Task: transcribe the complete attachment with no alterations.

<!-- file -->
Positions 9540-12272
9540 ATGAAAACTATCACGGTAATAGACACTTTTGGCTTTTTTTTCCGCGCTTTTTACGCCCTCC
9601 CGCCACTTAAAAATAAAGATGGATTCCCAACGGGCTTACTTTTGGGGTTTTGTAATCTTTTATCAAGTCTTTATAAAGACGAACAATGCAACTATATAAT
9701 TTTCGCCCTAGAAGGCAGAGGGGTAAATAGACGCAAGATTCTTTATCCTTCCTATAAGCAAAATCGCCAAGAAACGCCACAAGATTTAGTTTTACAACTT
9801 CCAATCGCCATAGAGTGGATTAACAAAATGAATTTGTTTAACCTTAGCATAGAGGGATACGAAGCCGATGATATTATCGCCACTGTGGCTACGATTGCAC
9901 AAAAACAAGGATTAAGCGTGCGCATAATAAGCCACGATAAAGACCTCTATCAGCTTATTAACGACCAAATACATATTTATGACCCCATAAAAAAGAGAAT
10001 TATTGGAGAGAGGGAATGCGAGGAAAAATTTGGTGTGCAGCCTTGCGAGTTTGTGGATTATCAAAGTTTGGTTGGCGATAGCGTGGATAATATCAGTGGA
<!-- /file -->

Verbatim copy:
Positions 9540-12272
9540 ATGAAAACTATCACGGTAATAGACACTTTTGGCTTTTTTTTCCGCGCTTTTTACGCCCTCC
9601 CGCCACTTAAAAATAAAGATGGATTCCCAACGGGCTTACTTTTGGGGTTTTGTAATCTTTTATCAAGTCTTTATAAAGACGAACAATGCAACTATATAAT
9701 TTTCGCCCTAGAAGGCAGAGGGGTAAATAGACGCAAGATTCTTTATCCTTCCTATAAGCAAAATCGCCAAGAAACGCCACAAGATTTAGTTTTACAACTT
9801 CCAATCGCCATAGAGTGGATTAACAAAATGAATTTGTTTAACCTTAGCATAGAGGGATACGAAGCCGATGATATTATCGCCACTGTGGCTACGATTGCAC
9901 AAAAACAAGGATTAAGCGTGCGCATAATAAGCCACGATAAAGACCTCTATCAGCTTATTAACGACCAAATACATATTTATGACCCCATAAAAAAGAGAAT
10001 TATTGGAGAGAGGGAATGCGAGGAAAAATTTGGTGTGCAGCCTTGCGAGTTTGTGGATTATCAAAGTTTGGTTGGCGATAGCGTGGATAATATCAGTGGA